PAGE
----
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Anja Schneider: Maximum Mobilee

It's somewhere in the wee hours at Barcelona's Raum club, and Anja Schneider helms the turntables, grinning ear to ear. She has reason to smile: tonight's party, a pre-Sónar showcase for her Mobilee imprint, is packed wall-to-wall and going wild. The fledgling label is less than two years and two dozen releases old, and none of its artists are household names, even for die-hard techno insiders; nevertheless it's built its rep–as one of the bright lights of the new generation of "minimal"–into a pretty maximal buzz. While the minimal backlash may be swinging into action faster than you can say "skippy hi-hats," Schneider's banging track selection and lickety-split mixing moots the whole debate. Call it what you like; this is techno, the way it's always been, the way it's meant to be.

While Mobilee may still be in diapers, Schneider is no newcomer. In the '90s, she cut her teeth in various German marketing firms, brokering truces between lifestyle brands and the country's then-booming rave scene, and developed special features for Berlin's KISS FM and Fritz Loveradio. In 2000, she leapt out of the cubicle and into the radio announcer's booth, launching a Saturday night show on Fritz called "Dance Under the Blue Moon." The program has become the unofficial pre-party soundtrack for thousands of Berlin clubbers and proven Schneider to be quite the tastemaker, hosting artists like Guido Schneider, Luciano, Matt John, and Jennifer Cardini just as their careers were taking off.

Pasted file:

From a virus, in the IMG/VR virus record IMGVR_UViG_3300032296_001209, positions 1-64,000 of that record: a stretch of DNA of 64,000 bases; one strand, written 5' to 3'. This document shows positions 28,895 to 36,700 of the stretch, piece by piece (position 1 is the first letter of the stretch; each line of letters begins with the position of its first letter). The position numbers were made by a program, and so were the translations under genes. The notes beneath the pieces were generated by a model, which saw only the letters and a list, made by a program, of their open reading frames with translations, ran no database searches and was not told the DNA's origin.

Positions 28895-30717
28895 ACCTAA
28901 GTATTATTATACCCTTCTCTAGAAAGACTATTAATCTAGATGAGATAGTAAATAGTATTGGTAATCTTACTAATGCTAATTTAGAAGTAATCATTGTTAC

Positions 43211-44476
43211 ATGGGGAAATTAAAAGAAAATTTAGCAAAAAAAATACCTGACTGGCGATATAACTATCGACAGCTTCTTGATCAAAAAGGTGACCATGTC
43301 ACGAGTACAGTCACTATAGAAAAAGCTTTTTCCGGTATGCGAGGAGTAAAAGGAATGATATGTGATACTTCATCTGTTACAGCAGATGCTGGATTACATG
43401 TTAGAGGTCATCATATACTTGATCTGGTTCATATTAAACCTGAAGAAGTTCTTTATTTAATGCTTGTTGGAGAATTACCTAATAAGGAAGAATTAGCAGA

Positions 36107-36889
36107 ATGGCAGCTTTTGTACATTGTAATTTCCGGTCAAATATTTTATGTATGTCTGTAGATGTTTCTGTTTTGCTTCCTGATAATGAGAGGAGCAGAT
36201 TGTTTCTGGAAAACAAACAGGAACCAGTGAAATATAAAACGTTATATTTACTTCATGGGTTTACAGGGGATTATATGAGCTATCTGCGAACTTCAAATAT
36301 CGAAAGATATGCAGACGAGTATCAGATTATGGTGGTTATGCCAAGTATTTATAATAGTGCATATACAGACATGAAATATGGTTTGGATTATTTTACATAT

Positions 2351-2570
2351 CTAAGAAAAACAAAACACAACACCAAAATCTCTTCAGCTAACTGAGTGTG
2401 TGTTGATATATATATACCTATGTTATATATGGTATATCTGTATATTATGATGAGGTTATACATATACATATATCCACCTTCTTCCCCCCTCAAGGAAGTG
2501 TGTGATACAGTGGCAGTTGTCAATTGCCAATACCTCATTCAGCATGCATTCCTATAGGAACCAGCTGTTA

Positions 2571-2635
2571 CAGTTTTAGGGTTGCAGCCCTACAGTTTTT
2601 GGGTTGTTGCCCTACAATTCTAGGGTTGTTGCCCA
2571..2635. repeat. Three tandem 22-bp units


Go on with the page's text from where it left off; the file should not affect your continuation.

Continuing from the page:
From there, it was a short jump to club residencies at Watergate and WMF, and to Schneider launching her own label. (Her partner, Ralf Kollmann, handles marketing and promotional duties, but both stress that Mobilee is her baby, from its vision to her canny A&R decisions.) Despite the depths of her little black book, Schneider didn't rely on established names to build the label's profile; Mobilee was founded, and remains, as a platform for emerging talent.

You wouldn't expect such a restless personality to sit out the best part of the process, and she hasn't. In 2004 and 2005, abetted by Sebo K, Schneider recorded two tracks for PIAS; by Mobilee's third release, Schneider and Sebo K's "Rancho Relaxo" single, the duo had proved itself a formidable force. The monster track perfectly encapsulates Mobilee's approach, fusing nimble rhythms with stadium-sized rave sirens. With the label at 14 releases and counting, every one of them a snapshot of the vanguard of Berlin techno, Mobilee–living up to its name–keeps on moving.

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